If you beat the mixture when hot, you will make the sugar crystals much large, so much so that it may end up looking like regular sugar again.

This will make your fudge look and taste grainy or sandy, fortunately, If your mixture has ended up like this you will do not need to throw it away and start again. You can reboil the fudge mixture with water. Read more in this article about Why Is My Fudge Hard? .

By letting the mixture cool for 15 minutes or more, you will allow it to thicken up. This means that when you start the beating process, the sugar crystals will struggle to stick together in big clumps, avoiding the grainy texture.

You will know when the fudge is ready for the beating when it feels warm but not hot. If you want a more accurate time, then you should beat the mixture when the temperature is around 109 to 113 °F/ 43 to 45 °C

Having thermometer is helpful

Given how important temperate is to the outcome of your fudge, having a thermometer to hand is essential. The correct temperature is not something that you can measure by eye, and you will want to avoid touching the mixture or you may burn yourself.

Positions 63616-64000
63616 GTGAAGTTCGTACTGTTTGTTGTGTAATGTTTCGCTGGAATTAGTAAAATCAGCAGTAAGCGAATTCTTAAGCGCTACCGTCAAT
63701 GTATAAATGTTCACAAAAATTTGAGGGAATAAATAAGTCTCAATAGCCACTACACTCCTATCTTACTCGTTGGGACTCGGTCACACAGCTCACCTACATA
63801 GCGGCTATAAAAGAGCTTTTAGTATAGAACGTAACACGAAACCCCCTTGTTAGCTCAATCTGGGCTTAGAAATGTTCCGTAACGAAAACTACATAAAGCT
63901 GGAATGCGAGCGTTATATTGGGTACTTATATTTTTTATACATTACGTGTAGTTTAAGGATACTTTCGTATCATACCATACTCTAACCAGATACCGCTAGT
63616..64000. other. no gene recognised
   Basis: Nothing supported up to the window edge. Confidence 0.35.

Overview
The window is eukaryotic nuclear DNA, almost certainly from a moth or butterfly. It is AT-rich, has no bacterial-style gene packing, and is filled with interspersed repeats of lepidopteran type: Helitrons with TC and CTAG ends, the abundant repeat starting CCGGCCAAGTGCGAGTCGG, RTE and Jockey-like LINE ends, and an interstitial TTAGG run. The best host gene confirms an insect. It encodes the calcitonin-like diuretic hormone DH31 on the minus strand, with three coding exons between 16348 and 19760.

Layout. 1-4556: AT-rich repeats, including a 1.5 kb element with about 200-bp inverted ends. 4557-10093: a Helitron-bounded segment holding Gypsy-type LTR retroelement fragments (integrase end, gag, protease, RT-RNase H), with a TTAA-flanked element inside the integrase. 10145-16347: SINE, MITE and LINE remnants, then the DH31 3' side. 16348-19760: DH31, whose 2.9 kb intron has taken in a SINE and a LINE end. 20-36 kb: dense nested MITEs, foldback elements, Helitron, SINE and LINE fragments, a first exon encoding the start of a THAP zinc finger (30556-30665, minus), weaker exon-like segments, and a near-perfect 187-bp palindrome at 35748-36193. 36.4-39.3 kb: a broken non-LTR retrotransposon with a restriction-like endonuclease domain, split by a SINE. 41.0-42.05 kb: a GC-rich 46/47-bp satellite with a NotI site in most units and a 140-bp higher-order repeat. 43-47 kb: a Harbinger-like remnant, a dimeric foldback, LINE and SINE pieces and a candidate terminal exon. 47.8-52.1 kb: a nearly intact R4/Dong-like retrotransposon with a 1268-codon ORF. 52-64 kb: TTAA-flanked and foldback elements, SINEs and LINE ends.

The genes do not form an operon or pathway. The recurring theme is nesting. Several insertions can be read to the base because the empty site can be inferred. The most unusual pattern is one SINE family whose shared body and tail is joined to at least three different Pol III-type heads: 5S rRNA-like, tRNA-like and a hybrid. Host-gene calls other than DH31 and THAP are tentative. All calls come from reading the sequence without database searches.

While we can say that you should boil the fudge for 10-15 minutes, there are too many variables that may raise or lower this time, such as the intensity of the heat on your stove or microwave.

The pan size will also make a difference, as the bigger the pan the faster evaporation will occur.

This is why you can use these timings as a rough guide, but to be completely accurate and to get the best fudge possible, you should always rely on a thermometer when cooking this sweet treat. On the other hand, you can use the What Is The ‘Soft Ball Stage’ In Fudge Making? method to test whether the fudge is ready for the beating stage.

In Summary

Knowing when to stop boiling fudge is important for the texture and setting of the finished product. We hope we’ve managed to guide through this fudge boiling process for successful fudge every time.


Hi, I'm Sarah and welcome to Call Me Fudge! From a younger age I've always pottered about in the kitchen and even selling my fudge in the high school grounds. Cooking and baking to me is like second nature and I want to share this passion with you.